Chris and I recently took a road trip down the Oregon coast and into California.  We pulled our vintage Airstream trailer along the winding highways that lead to Fort Bragg, where Cousin Lolli lives.

Lolli is a textile artist and, among other things, she silkscreens whimsical dishtowels.  I am a bit of a textile junkie and I have always loved her dishtowels.  They are beautiful and practical little works of art.

Chickens towel closeup - silkscreened dish towels
A closeup from Lolli’s “Chickens” towel

So I was thrilled when she offered not only to show me her fabric studio but to let me help her and observe the process of making the towels.

Fort Bragg Fabric Studio
This is where it all happens! The sign was created by Lolli’s studio mate, Jacob.

How Lolli Designs Her Towels

Lolli often works with other local artists when creating the designs for her towels.  Many of her towels feature images, for example heads of lettuce, with whimsical calligraphy winding around them. The calligraphy quotes literature, song lyrics, and old sayings.  Some of the quotes are thought-provoking, (one on the “Roses” towel reads, “Heaven help the roses when the bombs begin to fall – heaven help us all”) while other quotes are playful (as on the “Carrots” towel, “Cares melt when you kneel in the garden”).  Local artist Emily Whittlesey finds the quotes and does all the calligraphy.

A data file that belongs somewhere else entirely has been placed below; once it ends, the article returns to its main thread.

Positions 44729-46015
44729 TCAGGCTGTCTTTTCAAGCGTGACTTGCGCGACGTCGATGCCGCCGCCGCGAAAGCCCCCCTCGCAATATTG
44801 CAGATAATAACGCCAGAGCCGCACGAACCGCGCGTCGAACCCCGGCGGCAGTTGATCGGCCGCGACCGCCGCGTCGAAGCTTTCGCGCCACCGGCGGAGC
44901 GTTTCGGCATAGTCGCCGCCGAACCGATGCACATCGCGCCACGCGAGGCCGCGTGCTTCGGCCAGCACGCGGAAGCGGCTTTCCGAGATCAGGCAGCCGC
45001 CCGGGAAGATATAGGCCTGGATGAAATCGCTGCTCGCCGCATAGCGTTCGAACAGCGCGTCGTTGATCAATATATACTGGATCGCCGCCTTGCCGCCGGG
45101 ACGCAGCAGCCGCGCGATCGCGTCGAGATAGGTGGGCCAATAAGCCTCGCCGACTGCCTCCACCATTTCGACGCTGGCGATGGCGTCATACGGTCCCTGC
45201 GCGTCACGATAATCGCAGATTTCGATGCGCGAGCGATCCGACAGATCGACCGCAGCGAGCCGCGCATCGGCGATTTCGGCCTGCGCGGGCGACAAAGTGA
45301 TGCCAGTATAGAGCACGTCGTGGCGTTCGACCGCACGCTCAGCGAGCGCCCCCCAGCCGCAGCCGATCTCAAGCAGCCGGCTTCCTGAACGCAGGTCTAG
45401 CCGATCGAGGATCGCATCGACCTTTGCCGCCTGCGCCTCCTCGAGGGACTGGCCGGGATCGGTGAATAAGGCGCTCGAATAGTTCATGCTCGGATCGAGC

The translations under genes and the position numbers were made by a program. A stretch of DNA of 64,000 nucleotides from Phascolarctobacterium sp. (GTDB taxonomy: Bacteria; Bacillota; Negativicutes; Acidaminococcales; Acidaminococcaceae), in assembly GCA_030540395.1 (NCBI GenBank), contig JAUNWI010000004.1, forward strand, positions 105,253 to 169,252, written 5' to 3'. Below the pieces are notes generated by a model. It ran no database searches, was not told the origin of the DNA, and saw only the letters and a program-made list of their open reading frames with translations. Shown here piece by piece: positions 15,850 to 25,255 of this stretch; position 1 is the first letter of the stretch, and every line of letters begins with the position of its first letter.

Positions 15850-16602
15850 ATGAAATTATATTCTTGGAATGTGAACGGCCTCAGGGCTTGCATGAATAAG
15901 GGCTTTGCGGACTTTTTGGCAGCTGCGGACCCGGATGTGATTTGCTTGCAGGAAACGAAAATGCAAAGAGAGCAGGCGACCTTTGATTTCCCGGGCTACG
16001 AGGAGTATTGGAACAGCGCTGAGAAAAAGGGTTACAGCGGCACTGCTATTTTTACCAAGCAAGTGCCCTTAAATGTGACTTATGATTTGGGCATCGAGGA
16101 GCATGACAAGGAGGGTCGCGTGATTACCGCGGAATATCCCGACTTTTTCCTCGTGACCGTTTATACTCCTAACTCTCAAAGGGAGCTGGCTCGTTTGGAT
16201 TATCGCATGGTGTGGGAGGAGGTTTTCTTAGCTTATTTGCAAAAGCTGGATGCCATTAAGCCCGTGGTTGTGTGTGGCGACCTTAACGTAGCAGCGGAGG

The Fun Begins!

On this day, Lolli was making her “Lettuce” towels.

Silk Screened Dish Towels

With me to help her and Chris to observe, the whole process probably took her twice as long as usual.  But she was a good sport.

Lolli starts with a quality product.  The blank towels that she silkscreens are 100% cotton muslin, made in Bangladesh.  They are very soft and absorbent and become even more so with each washing.

I was trusted with ironing each towel before it was silkscreened.

Ironing towels
That’s me ironing the towels. Lolli is setting up her work table.

The Screens

A different screen is needed for each color used, so the lettuce towels would be a two-screen process.  The first screen was for the wording that would wind around the heads of lettuce, and the second screen was for the lettuce images.

screen lettuce lettering
This is the screen for the lettering

How silkscreens are made:  Though called silkscreens, the screens are actually either polyester or nylon. To create her screens, Lolli places her images on architects vellum, which is then placed onto a blank silkscreen using a light-sensitive emulsion.  The screen and vellum go through an exposure process, creating something similar to a photo negative. Black images on the vellum are washed away, exposing the mesh of the screen where paint can pass through during production.

The Process

I had no idea how much work went into the actual production of these towels.  Lolli uses a huge work table topped with industrial felt and covered with painter’s canvas coated in wax.

The Results

During production, Lolli sometimes blends two or more paint colors in her screens. Since those paints intermix differently every time she makes a screen pass, the first towel in a batch can be very different from the last towel.  The result is that each towel is truly one of a kind.

Chicken towels - silk screened dish towels
Notice the subtle color differences between these two “Chickens” towels.
Roses towel - silk screened dish towels
And the color variations on these two “Roses” towels